In March 1977, the David Williamson play “The Department” was directed by Aarne Neeme, in which a staff meeting of the Engineering Department in a College of Advanced Education is the occasion for an acute dissection of the workings of bureaucracy, and the absurd politicking that goes on as the academic politics are laid bare. The play is especially clever in its observations of human nature, given the large numbers of characters sparring and sparking off each other on stage at the same time. Cast included Leslie Wright.


Stephen Barry was artistic director from 1978-1981

Stephen Barry was artistic director of the National Theatre at the Playhouse from 1978-1981, a period in which the company enjoyed considerable popularity. Many international guest performers were used to entice patrons to the theatre. Celebrities such as Warren Mitchell (“Death of a Salesman” in 1979 and Who’s Afraid of Virginia Woolf? in 1982), Timothy West (Uncle Vanya in 1982), Tim Brooke-Taylor (Privates on Parade in 1980) and Judy Davis (Piaf in 1980).


Judy Davis stars in Piaf in 1980

Photo courtesy: Ivan King and Museum of Performing Arts

  • Warren Mitchell found fame as Alf Garnett in the BBC television sitcom “Till Death Us Do Part”
  • Timothy West is a British actor noted for his great power and command on the classical stage and radio, film and television.
  • Tim Brooke-Taylor is an English comic actor who was popular at that time in the television comedy “The Goodies” (1970–1982).
  • Judy Davis is an award winning Perth born actress who had recently appeared in the 1979 film “My Brilliant Career”, after graduating from the National Institute of Dramatic Art (NIDA) in 1977. As well as many notable film and television roles since then, she has won many acting awards, including two Golden Globe awards, three Emmy awards, one BAFTA and seven AFI Awards. She has also been nominated twice for an Academy Award.


Letter courtesy: Ivan King and Museum of Performing Arts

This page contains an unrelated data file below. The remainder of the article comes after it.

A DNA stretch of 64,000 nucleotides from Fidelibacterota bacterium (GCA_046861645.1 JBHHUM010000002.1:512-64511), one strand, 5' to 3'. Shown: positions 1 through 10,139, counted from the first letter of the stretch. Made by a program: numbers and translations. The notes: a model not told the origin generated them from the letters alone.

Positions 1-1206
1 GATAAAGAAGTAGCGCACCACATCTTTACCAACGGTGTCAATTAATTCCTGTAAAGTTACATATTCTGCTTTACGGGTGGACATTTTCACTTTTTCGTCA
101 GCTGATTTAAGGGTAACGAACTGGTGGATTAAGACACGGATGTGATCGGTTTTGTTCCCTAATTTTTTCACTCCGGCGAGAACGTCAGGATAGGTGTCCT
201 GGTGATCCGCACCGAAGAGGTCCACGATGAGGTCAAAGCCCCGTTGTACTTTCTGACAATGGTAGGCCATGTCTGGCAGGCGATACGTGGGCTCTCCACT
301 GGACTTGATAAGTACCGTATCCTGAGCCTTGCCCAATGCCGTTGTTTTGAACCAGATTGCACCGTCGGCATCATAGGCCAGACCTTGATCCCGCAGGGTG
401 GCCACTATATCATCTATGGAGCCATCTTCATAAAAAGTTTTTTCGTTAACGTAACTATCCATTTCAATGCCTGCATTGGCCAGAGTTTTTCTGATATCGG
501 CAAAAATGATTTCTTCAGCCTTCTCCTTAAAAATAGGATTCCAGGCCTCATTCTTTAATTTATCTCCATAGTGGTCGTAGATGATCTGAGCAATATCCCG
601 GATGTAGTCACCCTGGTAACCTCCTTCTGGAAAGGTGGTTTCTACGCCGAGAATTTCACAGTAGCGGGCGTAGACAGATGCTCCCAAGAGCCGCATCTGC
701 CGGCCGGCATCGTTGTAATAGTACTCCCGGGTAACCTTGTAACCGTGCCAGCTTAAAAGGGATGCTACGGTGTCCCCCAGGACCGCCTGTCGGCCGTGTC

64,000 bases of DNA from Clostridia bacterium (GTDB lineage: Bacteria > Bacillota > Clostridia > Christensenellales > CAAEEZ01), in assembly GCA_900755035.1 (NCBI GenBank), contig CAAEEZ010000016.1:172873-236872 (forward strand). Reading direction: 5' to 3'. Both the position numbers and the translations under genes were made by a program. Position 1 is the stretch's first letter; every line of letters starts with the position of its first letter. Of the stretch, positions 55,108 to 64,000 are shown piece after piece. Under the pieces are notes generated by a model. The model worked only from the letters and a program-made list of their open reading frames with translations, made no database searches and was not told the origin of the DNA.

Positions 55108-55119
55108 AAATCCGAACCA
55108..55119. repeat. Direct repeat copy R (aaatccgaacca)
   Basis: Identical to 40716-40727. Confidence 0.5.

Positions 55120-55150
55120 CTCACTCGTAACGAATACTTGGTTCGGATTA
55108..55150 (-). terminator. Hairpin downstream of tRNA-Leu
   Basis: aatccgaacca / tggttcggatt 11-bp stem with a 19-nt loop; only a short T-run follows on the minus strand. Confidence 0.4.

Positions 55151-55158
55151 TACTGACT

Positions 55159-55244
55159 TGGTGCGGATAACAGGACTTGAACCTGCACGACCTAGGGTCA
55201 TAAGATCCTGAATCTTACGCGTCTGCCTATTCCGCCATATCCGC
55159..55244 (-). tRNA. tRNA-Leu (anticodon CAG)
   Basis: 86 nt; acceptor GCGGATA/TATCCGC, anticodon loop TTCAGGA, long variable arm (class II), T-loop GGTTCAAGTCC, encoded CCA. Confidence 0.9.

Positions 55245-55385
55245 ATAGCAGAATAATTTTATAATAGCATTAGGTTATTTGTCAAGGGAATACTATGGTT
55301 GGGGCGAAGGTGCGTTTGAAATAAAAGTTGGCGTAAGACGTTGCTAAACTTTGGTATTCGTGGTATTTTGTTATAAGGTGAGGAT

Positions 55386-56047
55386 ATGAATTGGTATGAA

In 1979, another of Dorothy Hewett’s plays, “The Man From Muckinupin” was presented, being directed by Stephen Barry, in which Hewett draws from her own experiences growing up in rural Western Australia, with all of its gritty human achievements as well as the darker side of white regional history, as it dwelt with race relationships against a landscape which is harsh and intimidating. The play was commissioned by the National Theatre at the Playhouse as a festival occasional piece to celebrate the 150th anniversary of Western Australia.


Starring Rosemarry Barr

1980 witnessed David Williamson’s “Travelling North”, directed by Stephen Barry. After a late-life marriage, a middle-aged Australian couple move to the countryside. Their life and tempestuous marriage is detailed. The crusty husband is a retired civil engineer who suffers a heart attack, following which they move up to Port Douglas. He is prone to be rude, despotic, arrogant and rub folk up the wrong way. Though, we do feel that there is a softer heart beating in there all along. In contrast, his wife is a sweet-tempered woman who believes in God and politeness. It is a heart warming play about a twilight love affair, much to the consternation of their conventional children.

For the 1982 Festival of Perth, held in February, the Playhouse presented the world premier of Dorothy Hewett’s “The Fields of Heaven”, directed by Rodney Fisher. This play unfolds in the wheat belt of West Australia, a locality where Hewett grew up. Depicting an image of an ideal place which is ruined by an attitude to life. The cast included: Natalie Bate, James Beattie, Ross Coli, Geoff Gibbs, Chris Greenacre, Maggie King, Lex Marinos, Catherine Richardson, Toni Scanlan, Patricia Skevington, Joan Sydney and Helen Tripp.

From 13th October to 5th November 1983, the Playhouse presented David Williamson’s “The Perfectionist”, directed by Brian Debnam. A couple are happily married with children. The husband is a successful academic, whilst the wife has sacrificed her own academic ambitions for domestic life and caring for their three sons. Then one day the wife decides that her children are old enough that she can now quit as a housewife and start to study. Against the will of her husband she employs a male childminder while she attends university. The husband becomes increasingly nervous about the presence of another man in the home, which brings their marriage into a crisis.

Part Two will deal with the liquidation of the National Theatre Company in 1984, and events leading to the Playhouse Theatre’s closure.


  • “History of Perth Theatre” by Marie Kathleen Fitzgerald
  • “Theatre Australia (Un)limited: Australian Theatre Since the 1950s” by Geoffrey Milne
  • “World Encyclopaedia of Contemporary Theatre: Asia/ Pacific” by Series Rubin

Related stories:

The National Theatre Company stories:

2 Responses to “The Perth National Theatre Company – Part 1 of 2”

  1. james marchment says:

    Thanks for this comprehensive & unexpectedly detailed account.

  2. Rosemary Gerrette says:

    I was an actress for a year at The National Theatre for the whole year,1966., including playing Juliet in Edgar Metcalfe’s ROMEO AND JULIET for the Perth International Festival. When the theatre was demolished, what happened to their archives? Press, program, photographs, critiques, etc?
    Rosemary Gerrette (now MacHardy)